Many styles of martial arts are still practiced today all over the world: Aikido (founded by Morihei Ueshiba in the twentieth century and greatly influenced the development of daito ryu aiki jujitsu and Kendo, Japanese swordsmanship), Bando (comes from the Southeast Asia country of Myanmar), Capoeira (dates back to the 1500s when African slaves structured a defense program out of necessity), Hapkido (Korean art known more for a method of self-defense than art for sport), Jujitsu (one of the arts of the Japanese Samurai warrior), Kung Fu (Chinese art), and Karate (originated in Okinawa). These are just a taste of the many styles practiced across the globe.

The two biggest arguments floating around about Christians and martial arts are the associations with eastern religion and the so-called martial arts church ministries. Concerning eastern religion, when you actually take the time to study their beliefs, you see the center is themselves. Though some martial arts styles encourage the meditation and focus on self, not all are connected with this. From a Christian’s standpoint, the Bible should be the main example how to live, and if you are questioning if you should be meditating everyday, the answer is yes! The key to this is found all over the Book of Psalms where David repeatedly stresses the importance of meditating on God—who he is and what he has done for you. So the answer to this argument is simple: If you are interested in martial arts that promote a spiritual side of emptying oneself to focus on self and worships anything but the Creator, be extremely careful—and I would advise leave. There are many styles to choose from. The first argument’s answer leads right into the second question in which many people are either for or against a church-based martial arts school.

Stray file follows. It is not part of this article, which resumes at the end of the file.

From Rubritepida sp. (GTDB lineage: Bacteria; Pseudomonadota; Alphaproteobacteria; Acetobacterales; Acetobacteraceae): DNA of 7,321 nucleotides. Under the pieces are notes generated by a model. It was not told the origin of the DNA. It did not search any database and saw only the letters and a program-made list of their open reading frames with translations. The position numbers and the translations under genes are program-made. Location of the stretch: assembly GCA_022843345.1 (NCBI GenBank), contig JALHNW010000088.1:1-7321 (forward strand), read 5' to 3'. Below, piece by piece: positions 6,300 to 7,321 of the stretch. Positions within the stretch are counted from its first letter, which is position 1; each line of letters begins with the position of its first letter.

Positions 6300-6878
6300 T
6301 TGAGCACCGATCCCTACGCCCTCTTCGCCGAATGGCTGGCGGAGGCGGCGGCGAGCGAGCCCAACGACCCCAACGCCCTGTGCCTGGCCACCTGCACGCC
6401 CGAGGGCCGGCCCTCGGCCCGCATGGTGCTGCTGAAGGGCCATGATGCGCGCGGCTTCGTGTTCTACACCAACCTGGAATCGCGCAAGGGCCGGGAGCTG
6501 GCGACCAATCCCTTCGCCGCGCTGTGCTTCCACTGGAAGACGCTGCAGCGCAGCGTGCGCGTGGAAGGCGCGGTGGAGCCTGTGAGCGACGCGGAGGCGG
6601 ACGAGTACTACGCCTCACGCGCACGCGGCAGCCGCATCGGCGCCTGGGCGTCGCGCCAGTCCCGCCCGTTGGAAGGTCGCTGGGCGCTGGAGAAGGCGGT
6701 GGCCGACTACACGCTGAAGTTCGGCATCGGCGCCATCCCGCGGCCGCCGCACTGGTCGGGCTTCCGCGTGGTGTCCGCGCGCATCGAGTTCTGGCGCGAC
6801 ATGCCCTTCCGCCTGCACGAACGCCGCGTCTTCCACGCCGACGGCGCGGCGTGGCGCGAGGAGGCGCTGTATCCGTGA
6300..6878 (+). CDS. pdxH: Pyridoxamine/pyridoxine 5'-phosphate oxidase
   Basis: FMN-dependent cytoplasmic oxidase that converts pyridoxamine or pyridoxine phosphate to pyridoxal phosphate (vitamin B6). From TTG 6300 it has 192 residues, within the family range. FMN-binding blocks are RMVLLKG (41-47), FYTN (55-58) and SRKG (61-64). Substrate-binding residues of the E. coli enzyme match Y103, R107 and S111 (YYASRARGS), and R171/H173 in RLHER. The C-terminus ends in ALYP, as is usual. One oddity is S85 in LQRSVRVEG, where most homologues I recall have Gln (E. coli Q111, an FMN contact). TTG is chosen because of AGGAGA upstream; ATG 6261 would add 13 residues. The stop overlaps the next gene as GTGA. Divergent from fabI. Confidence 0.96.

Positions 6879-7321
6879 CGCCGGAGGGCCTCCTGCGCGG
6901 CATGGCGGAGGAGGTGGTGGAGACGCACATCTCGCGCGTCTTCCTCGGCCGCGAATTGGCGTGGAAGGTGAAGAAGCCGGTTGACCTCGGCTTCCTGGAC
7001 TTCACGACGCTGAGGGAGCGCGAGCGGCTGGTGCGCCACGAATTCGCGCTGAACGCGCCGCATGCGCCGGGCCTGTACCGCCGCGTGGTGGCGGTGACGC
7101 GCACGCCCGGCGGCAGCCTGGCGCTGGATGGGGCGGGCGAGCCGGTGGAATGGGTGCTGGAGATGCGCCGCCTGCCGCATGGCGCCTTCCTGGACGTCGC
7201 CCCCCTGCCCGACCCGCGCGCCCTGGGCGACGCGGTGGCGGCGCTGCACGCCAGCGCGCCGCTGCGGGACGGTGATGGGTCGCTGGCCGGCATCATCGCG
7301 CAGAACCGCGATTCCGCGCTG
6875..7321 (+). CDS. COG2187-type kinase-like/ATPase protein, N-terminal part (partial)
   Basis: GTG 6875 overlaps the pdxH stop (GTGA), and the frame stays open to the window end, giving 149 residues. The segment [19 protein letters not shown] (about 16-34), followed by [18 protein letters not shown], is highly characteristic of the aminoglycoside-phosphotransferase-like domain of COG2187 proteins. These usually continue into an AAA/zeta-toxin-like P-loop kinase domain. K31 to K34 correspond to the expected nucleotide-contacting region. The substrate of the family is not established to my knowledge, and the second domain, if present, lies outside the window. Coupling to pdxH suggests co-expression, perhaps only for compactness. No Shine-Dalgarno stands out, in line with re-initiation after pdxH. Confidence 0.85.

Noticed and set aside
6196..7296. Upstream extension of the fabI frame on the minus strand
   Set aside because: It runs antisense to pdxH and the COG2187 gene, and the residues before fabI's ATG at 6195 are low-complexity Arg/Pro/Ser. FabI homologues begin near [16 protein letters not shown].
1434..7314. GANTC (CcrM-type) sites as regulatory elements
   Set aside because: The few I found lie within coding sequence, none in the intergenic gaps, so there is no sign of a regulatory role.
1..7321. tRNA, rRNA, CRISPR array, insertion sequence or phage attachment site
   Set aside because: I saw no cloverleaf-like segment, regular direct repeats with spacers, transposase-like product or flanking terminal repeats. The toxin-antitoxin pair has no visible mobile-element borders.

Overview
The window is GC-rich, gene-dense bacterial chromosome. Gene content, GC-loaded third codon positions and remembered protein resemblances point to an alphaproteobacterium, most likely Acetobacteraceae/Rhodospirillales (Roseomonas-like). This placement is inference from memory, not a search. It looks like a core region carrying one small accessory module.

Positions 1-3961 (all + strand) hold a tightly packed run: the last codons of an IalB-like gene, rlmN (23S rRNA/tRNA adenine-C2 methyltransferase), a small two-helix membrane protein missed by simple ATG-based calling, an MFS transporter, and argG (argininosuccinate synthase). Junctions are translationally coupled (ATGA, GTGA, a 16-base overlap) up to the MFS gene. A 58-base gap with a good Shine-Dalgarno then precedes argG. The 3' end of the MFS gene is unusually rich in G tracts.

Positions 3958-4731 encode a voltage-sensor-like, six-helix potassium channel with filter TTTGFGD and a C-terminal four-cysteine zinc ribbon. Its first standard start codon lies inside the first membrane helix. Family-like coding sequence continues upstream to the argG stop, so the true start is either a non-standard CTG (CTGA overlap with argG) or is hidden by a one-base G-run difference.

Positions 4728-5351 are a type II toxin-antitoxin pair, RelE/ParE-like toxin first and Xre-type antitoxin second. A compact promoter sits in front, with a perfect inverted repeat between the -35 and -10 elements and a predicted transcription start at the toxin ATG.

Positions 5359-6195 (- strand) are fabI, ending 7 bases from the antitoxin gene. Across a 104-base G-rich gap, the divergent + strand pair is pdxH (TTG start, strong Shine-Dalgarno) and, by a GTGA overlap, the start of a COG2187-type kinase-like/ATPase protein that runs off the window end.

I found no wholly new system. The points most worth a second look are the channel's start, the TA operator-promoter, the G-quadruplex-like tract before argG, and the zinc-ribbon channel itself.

I have read many arguments and people who answer blindly to this subject. To this I say, unless you yourself are in martial arts and understand this art, you really have no right voicing your “so-called ‘holy’ criticism” against martial arts and Christians.